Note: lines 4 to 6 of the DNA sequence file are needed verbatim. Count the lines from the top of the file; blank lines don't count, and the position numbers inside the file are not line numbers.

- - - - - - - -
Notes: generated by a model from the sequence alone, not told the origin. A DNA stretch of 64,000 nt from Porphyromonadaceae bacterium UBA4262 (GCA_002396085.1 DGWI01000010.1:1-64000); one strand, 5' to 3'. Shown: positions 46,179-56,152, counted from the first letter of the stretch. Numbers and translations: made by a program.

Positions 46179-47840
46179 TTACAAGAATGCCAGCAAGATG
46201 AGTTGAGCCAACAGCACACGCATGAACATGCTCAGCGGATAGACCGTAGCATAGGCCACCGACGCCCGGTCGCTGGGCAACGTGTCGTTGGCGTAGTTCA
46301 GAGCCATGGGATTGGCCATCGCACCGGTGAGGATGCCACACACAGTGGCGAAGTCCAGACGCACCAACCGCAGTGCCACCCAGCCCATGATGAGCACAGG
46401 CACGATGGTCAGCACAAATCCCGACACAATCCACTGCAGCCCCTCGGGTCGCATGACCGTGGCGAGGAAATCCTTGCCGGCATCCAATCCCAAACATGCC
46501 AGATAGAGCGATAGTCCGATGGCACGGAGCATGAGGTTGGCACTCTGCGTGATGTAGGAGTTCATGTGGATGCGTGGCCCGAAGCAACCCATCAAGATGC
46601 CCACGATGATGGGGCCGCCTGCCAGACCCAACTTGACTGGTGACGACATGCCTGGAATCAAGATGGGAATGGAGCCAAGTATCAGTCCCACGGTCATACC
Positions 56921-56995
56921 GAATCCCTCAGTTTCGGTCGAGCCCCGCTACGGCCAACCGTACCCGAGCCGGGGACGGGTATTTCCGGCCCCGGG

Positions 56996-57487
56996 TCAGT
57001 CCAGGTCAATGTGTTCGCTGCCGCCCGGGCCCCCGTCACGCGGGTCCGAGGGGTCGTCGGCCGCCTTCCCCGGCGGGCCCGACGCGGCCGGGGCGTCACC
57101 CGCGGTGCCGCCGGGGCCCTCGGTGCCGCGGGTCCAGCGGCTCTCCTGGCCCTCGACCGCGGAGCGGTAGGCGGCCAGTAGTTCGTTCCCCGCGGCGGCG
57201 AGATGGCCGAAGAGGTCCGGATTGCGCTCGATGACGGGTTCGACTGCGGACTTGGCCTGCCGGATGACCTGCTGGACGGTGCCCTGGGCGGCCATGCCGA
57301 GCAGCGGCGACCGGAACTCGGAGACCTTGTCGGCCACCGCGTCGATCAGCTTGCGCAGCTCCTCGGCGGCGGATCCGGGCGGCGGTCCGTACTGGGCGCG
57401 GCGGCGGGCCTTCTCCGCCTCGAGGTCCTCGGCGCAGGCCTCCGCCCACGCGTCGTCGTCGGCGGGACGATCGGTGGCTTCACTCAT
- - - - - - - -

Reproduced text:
46201 AGTTGAGCCAACAGCACACGCATGAACATGCTCAGCGGATAGACCGTAGCATAGGCCACCGACGCCCGGTCGCTGGGCAACGTGTCGTTGGCGTAGTTCA
46301 GAGCCATGGGATTGGCCATCGCACCGGTGAGGATGCCACACACAGTGGCGAAGTCCAGACGCACCAACCGCAGTGCCACCCAGCCCATGATGAGCACAGG
46401 CACGATGGTCAGCACAAATCCCGACACAATCCACTGCAGCCCCTCGGGTCGCATGACCGTGGCGAGGAAATCCTTGCCGGCATCCAATCCCAAACATGCC